In his spare time, Nam always did his own projects. For a while, he also wrote one of Vietnam’s leading tech blogs. In addition, Nam was rewarded with medals in the prestigious Samsung Application Software Championship and the Nokia Widget Contest. Just to «spice up his CV», as he jokingly says. «Technology is like tools to me. They take me places, sure, but they are not the destination.»
Reasons to move abroad
Like Nam, many of our employees have been with us for 5 – 10+ years, forming a loyal relationship with their Norwegian co-employer. Some may want to further their careers and life within this network. «I am very thankful that FWH gave me such an opportunity,» Nam says.
Moving abroad was not an easy decision for Nam. Life in Saigon was not bad, neither at work nor outside. He had lots of great friends at the hub. When reasoning with himself, he made a mental ranking of reasons to join Hogia in Norway:
Grasp a clear career opportunity when you see one. This had to be the main reason. You just don’t get countless chances in life, so take them!
Less pollution and a safer environment for his family. Reason number two went beyond work, as life altering decisions impact the people around you as well.
Stimulating his curious and inquisitive mind. Wanting to work in innovative surroundings and expose himself to new challenges, came a close third on Nam´s list of reasons for moving abroad.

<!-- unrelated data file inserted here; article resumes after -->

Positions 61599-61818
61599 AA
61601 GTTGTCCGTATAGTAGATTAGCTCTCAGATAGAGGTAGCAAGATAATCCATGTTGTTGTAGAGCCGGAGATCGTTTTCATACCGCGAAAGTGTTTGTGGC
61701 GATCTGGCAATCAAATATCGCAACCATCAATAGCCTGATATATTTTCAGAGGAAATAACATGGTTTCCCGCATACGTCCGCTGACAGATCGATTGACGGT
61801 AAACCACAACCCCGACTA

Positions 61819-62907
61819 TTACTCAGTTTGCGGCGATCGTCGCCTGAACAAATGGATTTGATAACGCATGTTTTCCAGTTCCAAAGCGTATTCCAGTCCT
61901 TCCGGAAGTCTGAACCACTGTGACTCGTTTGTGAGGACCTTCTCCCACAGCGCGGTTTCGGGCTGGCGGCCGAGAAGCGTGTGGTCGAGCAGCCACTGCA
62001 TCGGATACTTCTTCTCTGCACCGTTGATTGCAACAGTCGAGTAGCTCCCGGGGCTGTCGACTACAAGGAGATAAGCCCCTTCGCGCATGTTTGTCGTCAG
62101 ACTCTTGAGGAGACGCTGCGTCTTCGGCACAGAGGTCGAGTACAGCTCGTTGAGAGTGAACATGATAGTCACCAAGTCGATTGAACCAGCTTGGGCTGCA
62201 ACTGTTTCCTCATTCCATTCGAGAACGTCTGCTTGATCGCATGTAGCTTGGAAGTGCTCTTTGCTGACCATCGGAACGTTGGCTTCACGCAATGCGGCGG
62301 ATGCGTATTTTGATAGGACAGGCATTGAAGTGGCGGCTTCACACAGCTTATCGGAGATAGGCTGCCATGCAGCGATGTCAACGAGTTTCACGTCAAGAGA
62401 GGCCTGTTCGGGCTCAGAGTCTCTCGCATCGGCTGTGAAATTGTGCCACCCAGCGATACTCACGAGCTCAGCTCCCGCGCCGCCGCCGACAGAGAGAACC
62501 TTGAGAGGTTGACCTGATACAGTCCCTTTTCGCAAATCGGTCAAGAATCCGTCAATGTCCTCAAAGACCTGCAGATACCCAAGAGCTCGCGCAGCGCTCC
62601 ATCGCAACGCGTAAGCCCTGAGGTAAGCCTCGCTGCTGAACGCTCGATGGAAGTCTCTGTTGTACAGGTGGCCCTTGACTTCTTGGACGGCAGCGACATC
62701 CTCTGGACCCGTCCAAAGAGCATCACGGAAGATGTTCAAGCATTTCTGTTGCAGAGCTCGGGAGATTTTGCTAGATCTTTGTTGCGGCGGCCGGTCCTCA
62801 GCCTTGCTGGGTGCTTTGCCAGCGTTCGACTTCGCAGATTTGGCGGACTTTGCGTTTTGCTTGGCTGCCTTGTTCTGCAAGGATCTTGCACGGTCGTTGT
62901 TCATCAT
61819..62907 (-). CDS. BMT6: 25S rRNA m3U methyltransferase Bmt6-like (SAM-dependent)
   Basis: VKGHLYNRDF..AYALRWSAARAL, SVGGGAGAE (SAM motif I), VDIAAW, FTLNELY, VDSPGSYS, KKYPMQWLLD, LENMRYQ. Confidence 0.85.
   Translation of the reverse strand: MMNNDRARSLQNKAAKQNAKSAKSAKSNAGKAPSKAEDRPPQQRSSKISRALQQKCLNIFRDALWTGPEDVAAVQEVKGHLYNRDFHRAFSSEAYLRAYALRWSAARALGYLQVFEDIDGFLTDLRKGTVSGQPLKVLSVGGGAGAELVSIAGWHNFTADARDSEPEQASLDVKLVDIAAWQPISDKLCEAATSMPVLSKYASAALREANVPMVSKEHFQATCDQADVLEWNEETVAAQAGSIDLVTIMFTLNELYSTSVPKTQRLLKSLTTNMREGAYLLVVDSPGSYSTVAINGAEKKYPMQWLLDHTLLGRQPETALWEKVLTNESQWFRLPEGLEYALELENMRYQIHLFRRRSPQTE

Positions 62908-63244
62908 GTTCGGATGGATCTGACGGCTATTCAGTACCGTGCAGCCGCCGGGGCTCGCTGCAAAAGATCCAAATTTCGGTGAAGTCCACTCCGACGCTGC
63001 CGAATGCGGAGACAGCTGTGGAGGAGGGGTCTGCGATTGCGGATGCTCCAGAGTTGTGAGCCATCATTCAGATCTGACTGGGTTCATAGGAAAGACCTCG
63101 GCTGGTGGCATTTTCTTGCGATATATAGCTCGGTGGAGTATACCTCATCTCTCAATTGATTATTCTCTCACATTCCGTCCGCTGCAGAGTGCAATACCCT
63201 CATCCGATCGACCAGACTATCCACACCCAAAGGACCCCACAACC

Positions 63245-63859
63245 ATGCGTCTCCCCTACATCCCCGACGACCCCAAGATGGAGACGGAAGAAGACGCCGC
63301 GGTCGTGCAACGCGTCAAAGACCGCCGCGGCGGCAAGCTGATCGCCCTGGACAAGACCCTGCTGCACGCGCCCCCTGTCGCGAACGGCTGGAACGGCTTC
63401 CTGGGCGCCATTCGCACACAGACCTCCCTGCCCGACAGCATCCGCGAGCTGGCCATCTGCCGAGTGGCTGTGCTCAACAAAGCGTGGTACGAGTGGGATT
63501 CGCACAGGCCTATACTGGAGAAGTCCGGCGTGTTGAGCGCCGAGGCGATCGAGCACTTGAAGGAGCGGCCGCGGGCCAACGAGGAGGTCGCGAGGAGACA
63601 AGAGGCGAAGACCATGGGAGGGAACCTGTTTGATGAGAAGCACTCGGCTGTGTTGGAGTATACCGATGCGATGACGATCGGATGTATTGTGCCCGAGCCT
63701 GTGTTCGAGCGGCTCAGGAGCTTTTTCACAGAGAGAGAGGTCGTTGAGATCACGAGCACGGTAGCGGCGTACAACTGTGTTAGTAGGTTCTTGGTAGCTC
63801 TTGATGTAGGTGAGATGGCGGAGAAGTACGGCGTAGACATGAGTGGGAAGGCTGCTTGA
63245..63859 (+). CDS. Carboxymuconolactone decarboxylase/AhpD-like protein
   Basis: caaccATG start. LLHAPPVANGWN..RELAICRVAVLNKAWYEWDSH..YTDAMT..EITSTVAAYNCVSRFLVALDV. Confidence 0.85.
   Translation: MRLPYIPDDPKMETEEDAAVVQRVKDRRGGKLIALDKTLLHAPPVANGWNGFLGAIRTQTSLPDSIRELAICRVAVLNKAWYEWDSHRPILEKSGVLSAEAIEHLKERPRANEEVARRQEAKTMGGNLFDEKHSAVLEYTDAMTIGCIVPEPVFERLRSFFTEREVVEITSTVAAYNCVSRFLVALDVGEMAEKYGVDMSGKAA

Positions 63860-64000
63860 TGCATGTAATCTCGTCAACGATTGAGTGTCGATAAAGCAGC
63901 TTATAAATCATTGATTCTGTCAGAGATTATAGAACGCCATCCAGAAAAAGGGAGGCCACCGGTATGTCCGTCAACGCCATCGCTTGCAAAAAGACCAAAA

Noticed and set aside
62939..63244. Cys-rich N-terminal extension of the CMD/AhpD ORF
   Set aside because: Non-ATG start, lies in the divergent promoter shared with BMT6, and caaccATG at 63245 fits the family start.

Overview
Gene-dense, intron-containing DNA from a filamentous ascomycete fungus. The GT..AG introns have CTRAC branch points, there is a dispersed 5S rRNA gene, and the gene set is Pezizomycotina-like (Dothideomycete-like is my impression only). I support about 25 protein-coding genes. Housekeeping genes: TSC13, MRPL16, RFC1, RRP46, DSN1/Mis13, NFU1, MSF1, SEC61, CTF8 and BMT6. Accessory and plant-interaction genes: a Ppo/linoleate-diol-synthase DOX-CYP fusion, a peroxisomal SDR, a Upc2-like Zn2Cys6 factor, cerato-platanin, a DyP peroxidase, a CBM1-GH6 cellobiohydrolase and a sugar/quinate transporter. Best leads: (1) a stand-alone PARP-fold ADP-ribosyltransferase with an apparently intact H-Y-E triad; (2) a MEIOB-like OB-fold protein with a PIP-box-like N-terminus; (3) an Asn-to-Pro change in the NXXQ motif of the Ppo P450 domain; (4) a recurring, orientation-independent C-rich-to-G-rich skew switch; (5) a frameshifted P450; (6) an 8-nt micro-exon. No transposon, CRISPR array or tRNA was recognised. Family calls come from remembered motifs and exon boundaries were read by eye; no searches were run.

Two tips for settling abroad
«I will cut this short. Two tips will cover it!» Nam laughs.
1. You need to come prepared.
2. You need to learn the local language.
Eight hours every weekend, Nam studies Norwegian at school in a small class of foreigners. «There is so much information and many topics you will miss out on if you only stick to English in Norway,» he says. «Both culturally, and socially.»
Nam had previously taken Norwegian classes at Facilitated Work Hub — a free service provided to all our employees, to close the cultural gaps and improve cross cultural understanding between the Vietnamese engineers and their co-employers in Norway. Arriving in a new country with a few basic words and phrases is still far better than arriving blank.